photo by David Isaacson
In a 1944 internal Parker memorandum, demonstrators are offered to dealers, with a “clear collector”, at $2.50. Here we assume that the “clear collector” refers to what we now call the transparent hood. It would appear that the all-clear demonstrator was not introduced until later in the “51” lifecycle. The earliest all clear demonstrator that the author has found is dated last quarter of 1946. After that we see plenty of 1947 and 1948 dated all-clear vacumatic “51” demonstrators, with the majority dated 1948. A missing piece to this puzzle seems to have been found in a Parker ex-employee find last year in the San Francisco area. The discovery included two amber colored demonstrators with a Parker work order stating “Remake white clear”, hand dated 1946 (the card inventory date is 8-45). Knowing that in 1944 the demonstrator only had a clear hood, and this piece of evidence, we can now conclude that the all-clear demonstrator was probably introduced sometime in 1946.
photo by David Isaacson
Rarest amongst the “51” demonstrators is the Red Band. The Red Band filler was produced in 1946 for a very short time in an attempt to solve the problem of the flooding collectors. The front section of the Red Band is the same as the vacumatic “51”, with the same style hood and collector. The main difference is the filler mechanism and barrel. The filler is a spade-type filler, pushed by a button housed in red threads. The barrel is slightly longer and has a short blindcap with a breather hole. In the demonstrator you can observe the unique finish of the inside of the barrel, where it is slightly concave to accommodate the filler. It should be noted that around the same time, Parker developed the “V.S.” and there are demonstrators of these. Although also a button filler, the barrels are not interchangeable due to the difference in fillers. The author has only seen one of the Red Band demonstrators outside of the Parker archives.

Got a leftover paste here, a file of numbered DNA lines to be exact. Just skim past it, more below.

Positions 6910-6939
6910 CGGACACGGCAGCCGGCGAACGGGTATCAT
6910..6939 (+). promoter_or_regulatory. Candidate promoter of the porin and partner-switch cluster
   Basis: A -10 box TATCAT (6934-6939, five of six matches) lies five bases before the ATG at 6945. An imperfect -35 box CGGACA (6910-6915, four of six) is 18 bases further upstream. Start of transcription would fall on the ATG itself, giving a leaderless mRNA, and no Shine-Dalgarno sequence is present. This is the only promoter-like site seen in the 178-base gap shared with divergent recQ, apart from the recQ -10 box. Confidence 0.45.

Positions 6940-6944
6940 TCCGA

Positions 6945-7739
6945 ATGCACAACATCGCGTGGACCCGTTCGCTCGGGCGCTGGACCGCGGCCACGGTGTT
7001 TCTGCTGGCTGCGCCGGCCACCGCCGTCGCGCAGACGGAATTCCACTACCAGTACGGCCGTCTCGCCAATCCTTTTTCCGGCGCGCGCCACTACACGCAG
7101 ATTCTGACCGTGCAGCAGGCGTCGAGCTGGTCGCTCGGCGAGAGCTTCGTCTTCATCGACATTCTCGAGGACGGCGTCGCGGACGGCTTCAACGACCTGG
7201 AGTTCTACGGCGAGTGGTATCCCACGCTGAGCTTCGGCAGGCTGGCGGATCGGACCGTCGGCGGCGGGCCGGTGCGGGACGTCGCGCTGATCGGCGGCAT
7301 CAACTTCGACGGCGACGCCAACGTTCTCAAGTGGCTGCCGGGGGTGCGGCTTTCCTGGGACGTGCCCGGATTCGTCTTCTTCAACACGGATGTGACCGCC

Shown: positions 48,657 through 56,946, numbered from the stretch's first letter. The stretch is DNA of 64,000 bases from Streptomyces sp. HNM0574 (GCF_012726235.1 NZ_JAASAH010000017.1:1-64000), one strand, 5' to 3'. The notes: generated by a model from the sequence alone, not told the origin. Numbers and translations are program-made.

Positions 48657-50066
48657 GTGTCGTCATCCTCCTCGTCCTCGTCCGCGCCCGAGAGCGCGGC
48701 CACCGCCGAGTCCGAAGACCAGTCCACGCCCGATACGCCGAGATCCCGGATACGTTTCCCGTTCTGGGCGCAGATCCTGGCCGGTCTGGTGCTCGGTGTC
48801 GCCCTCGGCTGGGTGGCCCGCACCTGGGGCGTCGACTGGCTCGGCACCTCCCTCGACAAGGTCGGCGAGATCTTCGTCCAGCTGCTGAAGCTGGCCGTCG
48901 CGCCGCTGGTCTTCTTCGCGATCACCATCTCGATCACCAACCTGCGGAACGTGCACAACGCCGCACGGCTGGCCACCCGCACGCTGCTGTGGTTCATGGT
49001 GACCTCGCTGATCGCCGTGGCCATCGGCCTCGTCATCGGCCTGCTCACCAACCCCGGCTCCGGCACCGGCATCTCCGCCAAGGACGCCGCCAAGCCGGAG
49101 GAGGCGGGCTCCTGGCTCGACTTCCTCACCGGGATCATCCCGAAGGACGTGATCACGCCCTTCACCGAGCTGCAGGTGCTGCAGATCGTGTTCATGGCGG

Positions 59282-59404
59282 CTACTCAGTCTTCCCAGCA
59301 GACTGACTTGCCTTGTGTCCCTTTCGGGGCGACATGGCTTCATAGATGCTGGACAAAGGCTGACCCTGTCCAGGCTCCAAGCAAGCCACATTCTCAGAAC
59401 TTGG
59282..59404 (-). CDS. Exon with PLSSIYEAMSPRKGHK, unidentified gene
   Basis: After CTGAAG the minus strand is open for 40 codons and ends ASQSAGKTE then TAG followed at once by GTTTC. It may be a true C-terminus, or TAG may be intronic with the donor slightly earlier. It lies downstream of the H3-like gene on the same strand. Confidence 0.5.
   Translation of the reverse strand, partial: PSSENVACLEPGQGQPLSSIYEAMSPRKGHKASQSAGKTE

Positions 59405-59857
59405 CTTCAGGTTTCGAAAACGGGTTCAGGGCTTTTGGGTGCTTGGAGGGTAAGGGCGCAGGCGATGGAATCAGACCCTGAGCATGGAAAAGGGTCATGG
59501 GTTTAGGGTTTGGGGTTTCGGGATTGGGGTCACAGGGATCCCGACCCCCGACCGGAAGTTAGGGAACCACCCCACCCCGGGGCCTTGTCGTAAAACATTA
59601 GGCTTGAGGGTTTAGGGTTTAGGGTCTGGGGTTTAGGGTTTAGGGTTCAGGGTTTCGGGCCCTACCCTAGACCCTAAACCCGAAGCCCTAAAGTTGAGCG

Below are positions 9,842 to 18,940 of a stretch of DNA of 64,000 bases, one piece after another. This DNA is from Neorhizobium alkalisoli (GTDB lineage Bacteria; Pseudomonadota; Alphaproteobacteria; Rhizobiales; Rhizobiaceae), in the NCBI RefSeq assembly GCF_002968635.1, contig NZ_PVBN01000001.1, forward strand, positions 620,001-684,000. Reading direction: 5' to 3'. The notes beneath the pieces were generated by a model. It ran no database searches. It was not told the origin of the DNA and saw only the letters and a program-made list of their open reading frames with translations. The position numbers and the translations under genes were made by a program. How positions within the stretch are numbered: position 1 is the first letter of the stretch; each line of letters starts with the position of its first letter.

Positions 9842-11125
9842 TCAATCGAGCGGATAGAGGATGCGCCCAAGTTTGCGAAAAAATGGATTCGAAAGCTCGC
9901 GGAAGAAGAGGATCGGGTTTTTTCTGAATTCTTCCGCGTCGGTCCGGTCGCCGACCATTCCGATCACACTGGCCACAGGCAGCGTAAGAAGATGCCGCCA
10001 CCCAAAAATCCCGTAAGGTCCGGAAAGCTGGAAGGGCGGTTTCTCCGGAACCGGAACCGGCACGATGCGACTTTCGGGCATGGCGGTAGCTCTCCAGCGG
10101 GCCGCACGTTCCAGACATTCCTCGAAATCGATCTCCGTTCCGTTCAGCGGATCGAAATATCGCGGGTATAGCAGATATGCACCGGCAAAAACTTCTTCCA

Vacumatic “51” demonstrators were made in other countries as well. The author owns a Canadian demonstrator with its distinctive high-placement blue diamond clip unique to Canadian production. This demonstrator has a black barrel and clear hood, with Canadian imprints and nib dated 1948. The barrel is hotstamped “Demonstrator. Not for Sale.” There are also all clear Canadian demonstrators. In addition there are English-made all-clear vacumatic demonstrators, with English imprints. The one owned by the author is dated 1949, following English production of vacumatic “51”s which continued a few years later after it ceased in the U.S.
In 1948, with the introduction of the aerometric models, new demonstrator versions were also introduced. Parker introduced the all-clear aerometric demonstrator for its sales people. These had a clear hood, barrel and connector ring. In addition, Parker introduced a companion continuous feed pencil demonstrator with a clear barrel. These are very unusual and hard to find. These demonstrators are rarely marked with any imprints.
A twist in the aerometric series, is the large number of pens found with only a clear hood. According to recent literature found, these so called half-demonstrators, with just the clear hood, were production versions sold to the public. The purpose was simply a marketing ploy. Parker was hoping to have its customers demonstrate the new pen to their friends, and thus increase sales. These half demonstrators were available in both full and demi sizes.
In closing, it should be noted that a lot of fake demonstrators have been made and continue to be made in South America. Some are sold as such, and come in a wild range of colors. Others are made to deceive, and are sold as original. Sometimes it is very easy to tell the fakes, as their internal finish tends to be rough and are rather cloudy. Others are very good and can deceive the experienced and inexperienced collectors.